Viking Technology, founded in 1989, leads the Enterprise
storage market in hybrid storage technologies, merging solid state solutions
with DRAM technology, with solutions such as SATADIMMTM (an SSD in DIMM form
factor) and ArxCis-NVTM (a Non-Volatile DIMM, merging DRAM and Flash). With a
breadth of solutions that bridge DRAM and SSD, Viking has the ability to deliver
storage solution ranging from high-performance computing to embedded kiosks. For
more information, visit www.vikingtechnology.com.
Viking Technology is a technology division of
Sanmina-SCI Corporation (Nasdaq: SANM), a
leading Electronics Manufacturing Services (EMS) provider. The two companies
have established a legacy of providing Original Equipment Manufacturer (OEM)
customers with innovative technological development, industry certified
manufacturing facilities and the benefits of a global supply chain with long
standing, strategic partnerships.
- editor mentions on STORAGEsearch.com,
February 2009 - Viking
Modular Solutions launched the ArxCis-NV - an SSD based backup for
RAID controller cache.
When the external logic power rail drops - internal Supercapacitors sustain
power inside the module long enough (typically 10 to 15 seconds) to save the
cache contents to an SLC SSD.
In March 2009 -
Viking Modular Solutions
launched the SATA Cube - a flash SSD which provides upto 256GB capacity in a
small 30x32mm footprint. Sustained R/W speeds are 110MB/s and 79MB/s
respectively. It's available as a BGA device or with a MicroSATA connector.
January 2010 - Viking
it is sampling a range of SAS
and SATA compatible
factors will include:- 1.8",
solutions for space constrained and/or rugged applications.
2010 - Viking
Modular Solutions started sampling its
Slim SATA SSD
- which provides upto 120GB capacity and 260MB/s R/W speeds in less than
half the size of a 2.5"
In October 2011
an extension of their non volatile module range. The
ArxCis-NV plugs into standard
RAM sockets and provides
2GB to 8GB RAM which is backed up to SLC flash in the
event of a
power failure - while the memory power is held up by application dependent
|SSD sudden power
|Why should you care
what happens in an SSD when the power goes down? |
This important design
feature - which barely rates a mention in most SSD datasheets and press releases
- has a strong impact on
SSD data integrity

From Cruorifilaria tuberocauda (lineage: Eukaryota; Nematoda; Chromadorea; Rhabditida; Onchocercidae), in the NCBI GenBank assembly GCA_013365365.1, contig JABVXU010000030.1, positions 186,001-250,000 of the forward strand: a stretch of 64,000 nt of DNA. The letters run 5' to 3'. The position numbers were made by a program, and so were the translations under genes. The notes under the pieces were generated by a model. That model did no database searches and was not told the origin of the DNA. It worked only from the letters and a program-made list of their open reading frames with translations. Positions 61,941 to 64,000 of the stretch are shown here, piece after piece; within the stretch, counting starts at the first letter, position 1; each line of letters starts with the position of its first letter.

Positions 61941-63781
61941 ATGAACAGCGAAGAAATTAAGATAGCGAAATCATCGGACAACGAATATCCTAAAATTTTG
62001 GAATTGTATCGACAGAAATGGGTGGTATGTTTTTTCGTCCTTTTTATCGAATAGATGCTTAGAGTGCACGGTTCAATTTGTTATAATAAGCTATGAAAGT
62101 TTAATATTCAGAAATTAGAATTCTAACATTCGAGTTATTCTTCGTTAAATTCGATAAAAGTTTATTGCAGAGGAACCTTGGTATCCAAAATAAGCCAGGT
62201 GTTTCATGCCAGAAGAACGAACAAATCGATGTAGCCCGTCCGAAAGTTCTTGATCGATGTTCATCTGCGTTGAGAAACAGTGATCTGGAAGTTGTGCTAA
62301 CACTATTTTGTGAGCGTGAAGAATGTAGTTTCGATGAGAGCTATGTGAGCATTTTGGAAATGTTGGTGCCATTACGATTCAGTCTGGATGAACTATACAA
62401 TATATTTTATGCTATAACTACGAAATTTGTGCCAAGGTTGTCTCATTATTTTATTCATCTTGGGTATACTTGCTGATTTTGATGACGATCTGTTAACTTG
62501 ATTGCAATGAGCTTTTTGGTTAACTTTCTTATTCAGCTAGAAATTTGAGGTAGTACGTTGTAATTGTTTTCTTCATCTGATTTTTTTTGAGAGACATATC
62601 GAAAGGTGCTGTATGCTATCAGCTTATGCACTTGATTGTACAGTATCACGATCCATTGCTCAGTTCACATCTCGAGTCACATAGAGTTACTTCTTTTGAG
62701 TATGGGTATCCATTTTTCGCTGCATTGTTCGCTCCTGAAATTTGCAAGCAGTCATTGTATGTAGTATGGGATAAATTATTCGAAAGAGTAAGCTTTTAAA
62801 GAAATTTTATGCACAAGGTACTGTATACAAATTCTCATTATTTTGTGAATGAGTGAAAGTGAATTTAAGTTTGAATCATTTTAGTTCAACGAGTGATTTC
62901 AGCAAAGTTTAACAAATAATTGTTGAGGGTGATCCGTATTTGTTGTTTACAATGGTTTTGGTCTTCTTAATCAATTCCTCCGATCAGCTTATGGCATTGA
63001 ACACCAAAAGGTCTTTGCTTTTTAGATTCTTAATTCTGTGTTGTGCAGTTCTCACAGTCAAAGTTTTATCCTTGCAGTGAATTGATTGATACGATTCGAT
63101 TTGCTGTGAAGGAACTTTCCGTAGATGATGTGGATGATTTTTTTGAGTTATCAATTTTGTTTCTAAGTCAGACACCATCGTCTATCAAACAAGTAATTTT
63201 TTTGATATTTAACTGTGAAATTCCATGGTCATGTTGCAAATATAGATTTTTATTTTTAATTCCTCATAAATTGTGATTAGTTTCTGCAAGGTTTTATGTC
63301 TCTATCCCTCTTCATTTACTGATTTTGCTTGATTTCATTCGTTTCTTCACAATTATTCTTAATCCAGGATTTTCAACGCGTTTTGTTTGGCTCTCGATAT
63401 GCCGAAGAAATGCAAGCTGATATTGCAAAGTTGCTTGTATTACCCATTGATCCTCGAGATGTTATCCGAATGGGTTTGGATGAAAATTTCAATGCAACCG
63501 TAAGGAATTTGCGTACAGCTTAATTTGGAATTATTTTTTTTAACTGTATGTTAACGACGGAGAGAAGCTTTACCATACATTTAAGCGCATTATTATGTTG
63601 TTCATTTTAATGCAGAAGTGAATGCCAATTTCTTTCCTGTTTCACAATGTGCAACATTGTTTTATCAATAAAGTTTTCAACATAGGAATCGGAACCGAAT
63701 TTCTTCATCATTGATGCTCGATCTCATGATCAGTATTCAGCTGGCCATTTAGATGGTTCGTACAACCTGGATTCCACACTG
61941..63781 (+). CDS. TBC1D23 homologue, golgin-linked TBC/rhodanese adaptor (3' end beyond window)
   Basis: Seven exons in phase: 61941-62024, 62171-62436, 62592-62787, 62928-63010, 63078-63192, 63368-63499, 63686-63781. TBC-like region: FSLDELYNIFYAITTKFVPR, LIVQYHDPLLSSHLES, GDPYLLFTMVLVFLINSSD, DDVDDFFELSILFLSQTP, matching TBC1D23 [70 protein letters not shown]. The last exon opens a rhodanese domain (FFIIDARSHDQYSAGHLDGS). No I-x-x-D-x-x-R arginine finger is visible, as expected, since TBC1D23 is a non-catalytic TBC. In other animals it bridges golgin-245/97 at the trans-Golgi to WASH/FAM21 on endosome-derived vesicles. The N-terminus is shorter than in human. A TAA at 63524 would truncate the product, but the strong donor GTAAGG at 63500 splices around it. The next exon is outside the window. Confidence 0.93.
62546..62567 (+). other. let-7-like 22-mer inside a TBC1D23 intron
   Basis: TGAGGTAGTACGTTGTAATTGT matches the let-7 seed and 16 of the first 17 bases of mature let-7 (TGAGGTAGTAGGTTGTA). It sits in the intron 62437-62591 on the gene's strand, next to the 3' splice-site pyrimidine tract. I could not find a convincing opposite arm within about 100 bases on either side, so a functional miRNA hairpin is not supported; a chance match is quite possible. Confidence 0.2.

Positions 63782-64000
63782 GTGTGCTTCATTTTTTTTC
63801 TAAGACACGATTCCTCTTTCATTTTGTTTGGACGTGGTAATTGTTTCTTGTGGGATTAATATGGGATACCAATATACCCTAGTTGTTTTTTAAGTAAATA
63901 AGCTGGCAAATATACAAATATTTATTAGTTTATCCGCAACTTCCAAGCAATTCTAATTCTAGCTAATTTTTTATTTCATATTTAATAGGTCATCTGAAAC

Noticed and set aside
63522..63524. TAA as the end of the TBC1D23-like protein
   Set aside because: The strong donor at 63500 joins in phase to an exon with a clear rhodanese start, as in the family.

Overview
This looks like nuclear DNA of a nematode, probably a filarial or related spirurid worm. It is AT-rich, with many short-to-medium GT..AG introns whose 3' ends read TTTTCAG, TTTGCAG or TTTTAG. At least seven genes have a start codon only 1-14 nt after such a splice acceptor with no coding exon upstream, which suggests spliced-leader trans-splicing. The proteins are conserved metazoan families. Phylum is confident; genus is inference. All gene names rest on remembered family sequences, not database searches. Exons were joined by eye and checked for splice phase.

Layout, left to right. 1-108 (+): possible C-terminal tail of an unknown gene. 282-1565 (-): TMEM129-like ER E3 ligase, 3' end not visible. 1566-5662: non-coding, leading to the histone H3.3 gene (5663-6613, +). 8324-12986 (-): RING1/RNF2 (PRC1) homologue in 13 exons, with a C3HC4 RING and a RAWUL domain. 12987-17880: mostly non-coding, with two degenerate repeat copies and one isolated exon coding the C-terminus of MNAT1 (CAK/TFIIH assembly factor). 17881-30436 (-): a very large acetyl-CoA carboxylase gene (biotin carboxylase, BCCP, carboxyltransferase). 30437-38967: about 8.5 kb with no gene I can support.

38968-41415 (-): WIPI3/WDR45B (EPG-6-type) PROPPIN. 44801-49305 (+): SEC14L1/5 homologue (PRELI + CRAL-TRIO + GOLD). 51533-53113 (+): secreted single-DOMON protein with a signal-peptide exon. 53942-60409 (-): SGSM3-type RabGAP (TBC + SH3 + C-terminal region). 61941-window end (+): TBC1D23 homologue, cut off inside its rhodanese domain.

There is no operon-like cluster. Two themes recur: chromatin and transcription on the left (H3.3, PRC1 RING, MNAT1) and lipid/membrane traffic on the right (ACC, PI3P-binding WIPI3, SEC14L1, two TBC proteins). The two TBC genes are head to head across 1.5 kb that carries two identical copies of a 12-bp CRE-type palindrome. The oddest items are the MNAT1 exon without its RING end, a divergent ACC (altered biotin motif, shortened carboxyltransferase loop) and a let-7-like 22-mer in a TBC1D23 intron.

This article will help you understand why some
SSDs which (work perfectly well in one type of application) might fail in
others... even when the changes in the operational environment appear to be
October 2011 -
Viking shipped the industry's 1st flash backed hybrid DRAM DIMMs. |
DDR3 ArxCis-NV plugged into standard RAM sockets and provided from 2GB to 8GB
RAM which was backed up to SLC flash in the event of a power failure - while the
memory power was held up by an external 25F supercap pack.
said these new memory modules eliminated the need for battery backup units in
servers and the maintenance logistics associated with maintaining them.
|"People look at retail
ads for microSD cards and see a 4GB card for ~$5, whereas an industrial grade
part is many times that amount. |
"Many, younger designers (and
older ones too) think you are trying to pull a fast one on them because the
parts look identical and function in the same socket."
in reply to a question about
SSD education -
and the differences between SLC and MLC for embedded industrial projects - (April 8, 2014)|
|How big was the
thinking in this SSD's design?|
|Does size really does matter in SSD
By that I mean how big was the mental map? - not how many
inches wide is the SSD.
The novel and the short story both have their
place in literature and the pages look exactly the same. But you know from
experience which works best in different situations and why.
it comes to SSDs - Big versus Small SSD architecture - is something which was
in the designer's mind. Even if they didn't think about it that way at the time.
||For designers, integrators,
end users and investors alike - understanding what follows from these simple
choices predicts a lot of important consequences. ...read the article|